Merton’s norms are guidelines that he believes scientists should follow “to best provide certified knowledge” and Sismondo claims that “[w]e can explain almost any scientific episode as one of adherence to Mertonian norms, or as one of the violation of those norms” (Sismondo 2010, p58). Therefore these norms should be seen as resources and guidelines rather than strict operative instructions (Sismondo 2010, p59). These norms give us lenses to examine later examples through.
Normal Science and the Growth of Scientific Communities Around Paradigms
Thomas Kuhn’s Structures of Revolutions (1970) provides our working idea of paradigm and creates a timeline for the structure of scientific progress. In his attempt to underscore the priority of paradigms, Kuhn notes that “explicit rules, when they exist, are usually common to a very broad scientific group, but paradigms need not be” (Kuhn 1970, p49). Paradigms allow specialization wherein groups of scientists can define subgroups from within to drive their scientific work. Normal science can be seen to utilize the Mertonian norms to pursue knowledge.
Kuhn defines normal science as “research firmly based upon one or more past scientific achievements, achievements that some particular scientific community acknowledges for a time as supplying the foundation for its further practice” (Kuhn 1970, p10). The achievements of normal science can be seen in textbooks which provide foundations for other, future, scientists and lead the way for “coherent traditions of scientific research” to develop (Kuhn 1970, p10). Universalism and communism encourage this type of progression that is important for scientists who plan to work at forefront of a scientific field. Working in scientific communities, these scientists will work with others “who learned the bases of their field from the same concrete models” and therefore “his subsequent practice will seldom evoke overt disagreement over fundamentals” (Kuhn 1970, p11). Rather than question foundational issues, scientists “whose research is based on shared paradigms are committed to the same rules and standards for scientific practice” (Kuhn 1970, p11). It is important to note that “[n]o part of the aim of normal science is to call forth new sorts of phenomena” (Kuhn 1970, p24). Scientists within a community operate within a similar line of organized skepticism. Claims outside the existing paradigm will be ignored. Scientists who do normal science “do not normally aim to invent new theories, and they are often intolerant of those invented by others” (Kuhn 1970, p24). Normal science as Kuhn defines it is more of puzzle solving than discovery.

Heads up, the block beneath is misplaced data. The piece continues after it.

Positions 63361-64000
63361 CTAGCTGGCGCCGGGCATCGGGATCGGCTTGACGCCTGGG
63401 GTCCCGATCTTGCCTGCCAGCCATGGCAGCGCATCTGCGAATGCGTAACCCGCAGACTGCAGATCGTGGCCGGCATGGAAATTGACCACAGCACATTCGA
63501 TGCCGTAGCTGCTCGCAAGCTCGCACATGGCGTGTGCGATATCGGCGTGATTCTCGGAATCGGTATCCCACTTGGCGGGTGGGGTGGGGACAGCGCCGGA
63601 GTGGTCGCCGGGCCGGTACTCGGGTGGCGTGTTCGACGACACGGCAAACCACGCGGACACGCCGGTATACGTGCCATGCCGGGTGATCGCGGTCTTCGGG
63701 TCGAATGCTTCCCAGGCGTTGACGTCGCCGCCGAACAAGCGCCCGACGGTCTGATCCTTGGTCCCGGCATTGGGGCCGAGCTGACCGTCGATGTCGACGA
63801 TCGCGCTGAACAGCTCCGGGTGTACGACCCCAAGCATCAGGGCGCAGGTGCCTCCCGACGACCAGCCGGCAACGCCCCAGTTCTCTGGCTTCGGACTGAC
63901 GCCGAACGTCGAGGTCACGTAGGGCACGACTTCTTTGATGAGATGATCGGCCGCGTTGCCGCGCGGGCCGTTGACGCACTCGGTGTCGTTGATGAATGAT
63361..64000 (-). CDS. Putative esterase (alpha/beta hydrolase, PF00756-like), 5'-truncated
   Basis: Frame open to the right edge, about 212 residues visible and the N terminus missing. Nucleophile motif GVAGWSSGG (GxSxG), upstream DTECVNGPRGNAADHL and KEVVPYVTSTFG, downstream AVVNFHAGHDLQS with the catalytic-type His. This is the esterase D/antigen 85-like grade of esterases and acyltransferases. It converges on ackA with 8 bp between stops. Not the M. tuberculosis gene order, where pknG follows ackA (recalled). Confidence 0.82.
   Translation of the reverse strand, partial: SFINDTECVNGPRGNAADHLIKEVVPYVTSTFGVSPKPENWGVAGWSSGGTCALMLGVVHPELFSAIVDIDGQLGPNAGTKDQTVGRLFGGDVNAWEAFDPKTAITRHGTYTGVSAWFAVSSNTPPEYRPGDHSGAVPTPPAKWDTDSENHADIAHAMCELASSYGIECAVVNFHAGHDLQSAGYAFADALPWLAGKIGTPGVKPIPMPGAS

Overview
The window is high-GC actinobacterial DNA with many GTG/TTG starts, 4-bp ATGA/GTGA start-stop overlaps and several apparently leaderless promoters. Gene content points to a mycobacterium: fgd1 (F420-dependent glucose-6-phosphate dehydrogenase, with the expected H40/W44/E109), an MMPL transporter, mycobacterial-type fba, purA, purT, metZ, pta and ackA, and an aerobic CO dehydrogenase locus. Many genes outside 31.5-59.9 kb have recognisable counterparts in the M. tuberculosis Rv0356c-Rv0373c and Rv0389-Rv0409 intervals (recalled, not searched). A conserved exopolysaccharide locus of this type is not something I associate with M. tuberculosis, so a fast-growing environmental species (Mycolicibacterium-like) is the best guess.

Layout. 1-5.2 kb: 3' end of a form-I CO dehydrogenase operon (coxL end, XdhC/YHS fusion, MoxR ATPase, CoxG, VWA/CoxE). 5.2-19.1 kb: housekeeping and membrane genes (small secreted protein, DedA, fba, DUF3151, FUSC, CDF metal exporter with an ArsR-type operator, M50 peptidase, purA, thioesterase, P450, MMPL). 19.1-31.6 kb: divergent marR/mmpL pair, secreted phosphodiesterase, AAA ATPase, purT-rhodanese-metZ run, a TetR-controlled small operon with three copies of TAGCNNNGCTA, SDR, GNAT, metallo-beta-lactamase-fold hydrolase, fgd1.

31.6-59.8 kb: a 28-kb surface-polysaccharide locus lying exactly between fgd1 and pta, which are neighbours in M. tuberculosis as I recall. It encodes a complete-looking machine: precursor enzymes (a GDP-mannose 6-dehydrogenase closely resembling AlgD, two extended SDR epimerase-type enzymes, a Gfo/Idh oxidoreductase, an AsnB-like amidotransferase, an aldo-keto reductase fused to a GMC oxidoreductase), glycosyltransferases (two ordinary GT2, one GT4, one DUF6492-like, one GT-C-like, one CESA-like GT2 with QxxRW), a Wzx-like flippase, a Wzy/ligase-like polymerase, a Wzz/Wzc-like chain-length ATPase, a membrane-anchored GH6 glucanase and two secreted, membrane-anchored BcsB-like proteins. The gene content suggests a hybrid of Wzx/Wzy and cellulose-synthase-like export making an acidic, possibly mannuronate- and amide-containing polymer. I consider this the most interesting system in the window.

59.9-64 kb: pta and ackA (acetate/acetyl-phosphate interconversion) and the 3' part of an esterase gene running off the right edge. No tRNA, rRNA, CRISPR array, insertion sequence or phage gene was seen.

The Role of Math and Empiricism in Puzzle Solving
In order to think about puzzle solving, we must discuss empiricism and mathematics as tools for scientific work. Godfrey-Smith tells us that empiricism claims the “only source of real knowledge about the world is experience” (Godfrey-Smith 2003, p8). He goes on to state that generally empiricist views differentiate “science and everyday thinking as differences of detail and degree” (Godfrey-Smith 2003, p8). Essentially empiricist definitions of science claim its organized and systemic method of observation lead to true and confirmed knowledge about the world (Godfrey-Smith 2003, p8).
While empiricism operates on experience from the real world, mathematics claims its ability to do science on a piece of paper. Galileo was a large proponent of mathematics stating that no scientist could understand the way of the world until she learned math first and went on to praise Copernicus for allowing math to override sense data (Godfrey-Smith 2003, p10–11). Godfrey-Smith is cautious about the value of math in science stating that it is “not as essential to science as Galileo thought” (Godfrey-Smith 2003, p11). I am going to take this side too and agree with Godfrey-Smith’s thought that “mathematics used as a tool within an empiricist outlook” makes more sense as a claim of importance (Godfrey-Smith 2003, p11). Both math and empiricism act as tools within the unique social structures existent in scientific communities.